Note: This article is an adaptation (may be a mirror) of the article originally posted at Edujini™ Eduzine™ here.
All the three articles of the series are listed below:
Object Oriented Programming - as defined by Grady Booch - stands on three pillars:
- Declaring variables -
- Basic data types supported -
- All data-types are infinitely flexible
- All objects (references; instances) are infinitely extensible
- Objects are associative arrays
- It's all about functions
Encapsulation - in simplest terms - can be defined as putting the related items together. Structures in C is a way to implement encapsulation. Classes in C++, Java, C#, etc. are another way to implement encapsulation.
Gaurav's 4th Sutra comes into action here - "It's all about functions".
Let us define a data-type
UserProfile that encapsulates the following three items:
username: Property to hold the username of the user
password: Property to hold the password of the user
authenticate: Method to authenticate the user. Returns
true if successful,
Let us implement the
UserProfile with a constructor that takes the two properties as parameters and initializes itself. Create a file UserProfile.js (strictly speaking, the filename doesn't really matter) with the following code:
function UserProfile(username, password)
this.username = username;
this.password = password;
this.authenticate = function()
if(this.username == 'gvaish' && this.password == 'edujini')
Notice the use of
this keyword. Does it remind you of something? Yes! You got it right...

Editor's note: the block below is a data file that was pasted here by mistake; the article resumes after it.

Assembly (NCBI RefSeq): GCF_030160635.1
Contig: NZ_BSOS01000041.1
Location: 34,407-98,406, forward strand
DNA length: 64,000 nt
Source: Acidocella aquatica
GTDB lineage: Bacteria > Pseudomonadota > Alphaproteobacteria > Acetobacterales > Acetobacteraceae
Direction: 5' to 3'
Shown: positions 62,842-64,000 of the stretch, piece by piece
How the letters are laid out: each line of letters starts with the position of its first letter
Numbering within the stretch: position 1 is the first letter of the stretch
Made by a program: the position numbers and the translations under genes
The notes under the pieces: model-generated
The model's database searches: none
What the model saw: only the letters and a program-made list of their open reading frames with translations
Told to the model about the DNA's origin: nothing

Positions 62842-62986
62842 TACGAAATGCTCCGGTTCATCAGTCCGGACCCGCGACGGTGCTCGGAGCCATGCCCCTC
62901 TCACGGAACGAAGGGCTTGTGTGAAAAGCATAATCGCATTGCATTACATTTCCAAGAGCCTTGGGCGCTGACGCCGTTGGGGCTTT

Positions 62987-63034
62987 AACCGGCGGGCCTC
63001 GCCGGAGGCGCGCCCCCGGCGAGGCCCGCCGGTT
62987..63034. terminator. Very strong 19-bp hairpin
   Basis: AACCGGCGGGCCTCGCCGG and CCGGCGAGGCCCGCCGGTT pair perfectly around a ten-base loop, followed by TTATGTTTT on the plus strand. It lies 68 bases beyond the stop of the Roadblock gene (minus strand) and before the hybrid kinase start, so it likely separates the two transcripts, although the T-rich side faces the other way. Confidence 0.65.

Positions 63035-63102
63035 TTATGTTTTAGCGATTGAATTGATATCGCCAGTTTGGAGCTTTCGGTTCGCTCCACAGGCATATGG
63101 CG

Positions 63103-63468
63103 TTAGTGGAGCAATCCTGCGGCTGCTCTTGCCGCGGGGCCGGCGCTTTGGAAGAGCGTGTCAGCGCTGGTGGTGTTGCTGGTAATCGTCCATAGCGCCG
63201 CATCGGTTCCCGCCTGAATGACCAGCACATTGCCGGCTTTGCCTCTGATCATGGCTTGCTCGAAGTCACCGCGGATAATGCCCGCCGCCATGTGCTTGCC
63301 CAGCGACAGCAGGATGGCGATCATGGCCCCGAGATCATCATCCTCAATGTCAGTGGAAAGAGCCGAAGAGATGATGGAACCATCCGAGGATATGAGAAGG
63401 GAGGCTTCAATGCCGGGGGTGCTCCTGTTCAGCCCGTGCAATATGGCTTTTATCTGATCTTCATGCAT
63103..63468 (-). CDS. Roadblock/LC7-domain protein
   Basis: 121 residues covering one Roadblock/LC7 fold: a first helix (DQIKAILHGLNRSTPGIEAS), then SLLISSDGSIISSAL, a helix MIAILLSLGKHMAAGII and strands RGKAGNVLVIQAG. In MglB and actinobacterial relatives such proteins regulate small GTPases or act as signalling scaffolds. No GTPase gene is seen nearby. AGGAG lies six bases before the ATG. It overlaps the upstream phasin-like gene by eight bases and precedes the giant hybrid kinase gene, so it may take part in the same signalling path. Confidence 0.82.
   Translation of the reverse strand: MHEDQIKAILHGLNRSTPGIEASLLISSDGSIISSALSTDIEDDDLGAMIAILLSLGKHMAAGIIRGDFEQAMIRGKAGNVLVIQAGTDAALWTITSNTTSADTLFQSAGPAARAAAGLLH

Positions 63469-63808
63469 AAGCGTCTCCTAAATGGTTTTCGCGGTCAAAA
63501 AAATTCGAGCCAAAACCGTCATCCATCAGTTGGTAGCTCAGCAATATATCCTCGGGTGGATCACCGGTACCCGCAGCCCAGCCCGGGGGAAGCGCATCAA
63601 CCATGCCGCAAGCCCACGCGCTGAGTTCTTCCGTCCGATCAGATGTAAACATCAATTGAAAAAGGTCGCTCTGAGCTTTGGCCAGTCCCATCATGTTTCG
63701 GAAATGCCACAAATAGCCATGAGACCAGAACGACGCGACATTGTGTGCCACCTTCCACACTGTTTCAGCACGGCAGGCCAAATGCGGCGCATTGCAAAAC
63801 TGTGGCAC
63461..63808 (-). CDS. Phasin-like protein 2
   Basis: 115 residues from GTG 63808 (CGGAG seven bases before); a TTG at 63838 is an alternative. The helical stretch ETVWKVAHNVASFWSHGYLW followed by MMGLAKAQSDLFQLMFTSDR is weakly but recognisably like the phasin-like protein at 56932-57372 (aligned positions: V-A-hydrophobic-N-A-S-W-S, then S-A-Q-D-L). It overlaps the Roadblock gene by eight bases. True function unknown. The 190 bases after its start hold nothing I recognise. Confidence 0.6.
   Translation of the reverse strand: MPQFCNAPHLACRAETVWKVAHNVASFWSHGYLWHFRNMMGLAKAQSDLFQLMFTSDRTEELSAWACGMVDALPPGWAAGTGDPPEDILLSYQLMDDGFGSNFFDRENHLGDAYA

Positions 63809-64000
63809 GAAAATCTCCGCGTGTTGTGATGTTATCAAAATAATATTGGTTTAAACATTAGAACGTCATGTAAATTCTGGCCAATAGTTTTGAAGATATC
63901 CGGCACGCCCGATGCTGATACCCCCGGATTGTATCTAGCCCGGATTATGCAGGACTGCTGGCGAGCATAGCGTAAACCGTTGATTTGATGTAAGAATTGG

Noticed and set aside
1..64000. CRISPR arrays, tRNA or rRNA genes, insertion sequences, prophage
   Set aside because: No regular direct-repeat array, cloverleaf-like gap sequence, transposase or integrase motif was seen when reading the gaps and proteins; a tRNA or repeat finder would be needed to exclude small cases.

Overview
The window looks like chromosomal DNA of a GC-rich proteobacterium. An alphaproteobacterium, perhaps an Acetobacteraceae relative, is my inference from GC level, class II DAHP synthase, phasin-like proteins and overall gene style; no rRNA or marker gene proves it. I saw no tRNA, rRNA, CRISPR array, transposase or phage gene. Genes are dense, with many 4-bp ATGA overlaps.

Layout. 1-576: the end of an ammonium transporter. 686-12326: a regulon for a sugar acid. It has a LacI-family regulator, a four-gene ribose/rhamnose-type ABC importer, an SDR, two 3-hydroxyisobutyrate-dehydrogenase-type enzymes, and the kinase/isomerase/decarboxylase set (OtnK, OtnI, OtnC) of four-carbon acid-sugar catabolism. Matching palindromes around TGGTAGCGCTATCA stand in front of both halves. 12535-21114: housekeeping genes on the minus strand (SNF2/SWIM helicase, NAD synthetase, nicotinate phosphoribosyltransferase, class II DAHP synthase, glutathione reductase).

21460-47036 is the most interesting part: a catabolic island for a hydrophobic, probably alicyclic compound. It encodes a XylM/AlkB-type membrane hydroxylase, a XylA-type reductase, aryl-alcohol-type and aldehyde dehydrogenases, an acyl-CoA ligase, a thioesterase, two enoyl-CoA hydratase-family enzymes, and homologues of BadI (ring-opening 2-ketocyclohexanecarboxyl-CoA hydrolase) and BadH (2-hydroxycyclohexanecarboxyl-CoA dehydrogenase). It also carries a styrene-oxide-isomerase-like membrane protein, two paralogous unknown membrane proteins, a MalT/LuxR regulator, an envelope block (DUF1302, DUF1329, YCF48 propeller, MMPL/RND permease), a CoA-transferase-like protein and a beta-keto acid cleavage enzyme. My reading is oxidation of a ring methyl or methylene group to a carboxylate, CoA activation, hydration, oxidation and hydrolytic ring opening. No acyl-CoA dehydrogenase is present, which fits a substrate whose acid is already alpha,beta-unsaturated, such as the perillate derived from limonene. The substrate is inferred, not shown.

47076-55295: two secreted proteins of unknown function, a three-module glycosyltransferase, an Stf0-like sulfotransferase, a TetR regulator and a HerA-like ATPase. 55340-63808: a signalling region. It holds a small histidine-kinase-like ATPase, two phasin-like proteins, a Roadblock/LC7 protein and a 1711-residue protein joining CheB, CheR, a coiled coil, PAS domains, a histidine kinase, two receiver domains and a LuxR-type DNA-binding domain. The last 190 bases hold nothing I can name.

function is the way to implement the concept of
class, or to speak - encapsulation.
Ok... so, how do we use this new data-type that we just defined? Let's create an HTML file that will serve as the playground for our case-studies around the
UserProfile. Create a file UserProfile.html (again, filename is not important at all) with the following content:
11 function validateUser()
13 var uname = document.getElementById('u').value;
14 var pwd = document.getElementById('p').value;
16 var e = document.getElementById('result');
18 var u = new UserProfile(uname, pwd);
19 var result = u.authenticate();
20 e.innerHTML = 'Result: ' + result;
26 Username: <input type='text' name='u' id='u' />
28 Password: <input type='password' name='p' id='p' />
31 <button onclick='validateUser(); return false;'>Login</button>
33 <div id='result'></div>
Let's just analyze the code that we just wrote.
We have designed a simple form comprising of inputs for username and password, and a button to trigger validation.
validateUser defined at line 11-21 triggers the validation by extracting the values of username and password (lines 13-14).
At line 18,
At line 19, we invoke the method
authenticate that returns a value
false depending upon what we enter in the form.
So, go ahead and try out with different combinations of username and password, and checkout the results!
- Use of
this keyword within the type definition